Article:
Black Swans Are The Sandbox Of New Innovations

i2C - Black Swan

Jim McCarthy, i2c president, says disasters often breed innovation. “Telecommuting, online education and moving to a cashless and virtual financial system will likely become the norm,” he told PYMNTS. “This most recent black swan is proving that online financial services are a lifeline service.”

The following is an excerpt from Black Swan, contributed by i2c President Jim McCarthy.

Black Swans Are the Sandbox of New Innovations

At the time of the black swans in 2001 and 2008, it was hard to tell anything positive was coming out of them. That’s the nature of these events. A few innovators do come forward with good ideas, but often the environment can’t support them past the short term. The business model isn’t completely figured out, or the technology to support it isn’t there, or people aren’t ready socially.

But the lesson is to not despair. While it may take years, these good, innovative ideas often resurface when the time is right. They are reworked and they take off. That’s what’s happening now. Thanks to the world of digital and mobile commerce we are living in today, we have the necessary tools to survive during a time when businesses and schools are closed in the U.S. and across the globe.

Let me share an actual example. Back in 1999, at the advent of the internet bubble, I had just joined Visa USA and got recruited into a new organization that was created to respond to the changes occurring around us. I became part of e-Visa, an organization tasked with making Visa USA an eCommerce innovator. We built some of the first eWallets and online marketplaces. We even created the ability to use chip cards in a USB-attached chip reader to form-fill and send EMV-like payment information to merchants across the internet.

But when the dotcom bust happened in 2001, our innovations also died. A few innovators thrived – and some, like Amazon and PayPal, have gone on to reshape commerce as we know it today. But for the rest of us, it seemed these were all bad experiments. In hindsight, it turns out they were critical first steps. Today, marketplaces dominate the eCommerce landscape, and mobile devices have made myriad wallets, from Apple Pay to WeChat Pay, almost ubiquitous.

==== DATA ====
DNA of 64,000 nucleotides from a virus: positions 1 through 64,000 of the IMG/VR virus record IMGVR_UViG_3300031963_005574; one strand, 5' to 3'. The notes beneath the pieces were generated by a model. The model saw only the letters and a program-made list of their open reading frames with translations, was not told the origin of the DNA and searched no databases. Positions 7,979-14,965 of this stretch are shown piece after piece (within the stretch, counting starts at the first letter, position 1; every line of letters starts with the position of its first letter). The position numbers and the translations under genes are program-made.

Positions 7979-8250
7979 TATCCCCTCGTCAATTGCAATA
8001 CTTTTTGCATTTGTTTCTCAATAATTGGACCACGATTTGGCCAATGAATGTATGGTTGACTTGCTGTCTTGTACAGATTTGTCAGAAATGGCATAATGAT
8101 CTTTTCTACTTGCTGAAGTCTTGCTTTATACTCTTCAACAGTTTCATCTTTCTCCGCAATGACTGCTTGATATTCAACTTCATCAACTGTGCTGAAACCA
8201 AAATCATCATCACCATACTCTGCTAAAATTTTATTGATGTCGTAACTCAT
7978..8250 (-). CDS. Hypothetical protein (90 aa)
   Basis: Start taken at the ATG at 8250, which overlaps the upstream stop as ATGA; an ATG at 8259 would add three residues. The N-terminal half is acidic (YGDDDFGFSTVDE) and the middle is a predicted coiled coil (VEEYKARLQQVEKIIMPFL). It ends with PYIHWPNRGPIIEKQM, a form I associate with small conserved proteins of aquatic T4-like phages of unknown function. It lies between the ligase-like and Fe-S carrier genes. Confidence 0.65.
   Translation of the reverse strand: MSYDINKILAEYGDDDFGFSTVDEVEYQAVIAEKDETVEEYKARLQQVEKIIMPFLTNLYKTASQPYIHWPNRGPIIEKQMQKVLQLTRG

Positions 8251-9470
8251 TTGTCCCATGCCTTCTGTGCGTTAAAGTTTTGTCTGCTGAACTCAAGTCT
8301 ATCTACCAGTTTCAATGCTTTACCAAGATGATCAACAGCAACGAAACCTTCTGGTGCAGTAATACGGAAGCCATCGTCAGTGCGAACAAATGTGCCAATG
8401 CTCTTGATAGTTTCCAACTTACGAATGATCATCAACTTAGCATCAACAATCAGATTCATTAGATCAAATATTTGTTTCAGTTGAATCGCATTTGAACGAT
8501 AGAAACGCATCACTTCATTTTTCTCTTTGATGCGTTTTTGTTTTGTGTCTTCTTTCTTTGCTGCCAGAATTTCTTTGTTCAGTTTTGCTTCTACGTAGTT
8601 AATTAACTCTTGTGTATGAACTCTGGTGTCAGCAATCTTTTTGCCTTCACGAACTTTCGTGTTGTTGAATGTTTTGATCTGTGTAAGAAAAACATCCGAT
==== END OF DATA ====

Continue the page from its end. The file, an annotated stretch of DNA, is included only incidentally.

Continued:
That brings us to today’s black swan event, the COVID-19 pandemic. As I write this, I am living under shelter-in-place guidelines. As a family, we are supposed to stay in our home for at least three weeks, maybe longer. And much like in the past, I am thankful for the innovators who are making this difficult period more reasonable. From high-speed wired and wireless internet; to digital content providers; to the app and gig economy that connects the digital world to my front door; to the messaging services that connect me to friends, family and colleagues around the world – I (and even more so, my kids) can’t imagine how this would have unfolded without these innovations. Financial services have improved markedly, as we can now use our mobile devices to deposit checks, pay bills, set controls, get alerts and even avoid handling cash. Even those communities that are unbanked or underserved can choose to receive their Social Security and veterans benefits through reloadable, prepaid cards.

Clearly, this isn’t to say there won’t be negative effects as a result of this black swan. We are already seeing its effects on airlines, hotels, malls, restaurants, entertainment and sporting events. As a country, we will all need to rally around small businesses and support the gig workers who will inevitably come under stress as people stay home.

However, the impact of the current crisis will not change the fundamentals of our digital economy — if anything, it has made it an even more important part of our lives. Our GDP, the financial markets and key industries will recover over time. I expect that some of the early social experimentation we’d been seeing before the announced pandemic with telecommuting, online education and moving to a cashless and virtual financial system will likely become the norm. This most recent black swan is proving that online financial services are a lifeline. If you didn’t have a card before, you’ll probably want one now — at least a virtual card as a funding mechanism for the continuity of your life online.

Just as with past black swan events, this one will launch new ideas, create new opportunities for innovation and hatch new, successful business models that we will come to accept and that will improve the human experience.

Read more insights and tips in Black Swan from PYMNTS.



The September 2020 Leveraging The Digital Banking Shift Study, PYMNTS examines consumers’ growing use of online and mobile tools to open and manage accounts as well as the factors that are paramount in building and maintaining trust in the current economic environment. The report is based on a survey of nearly 2,200 account-holding U.S. consumers.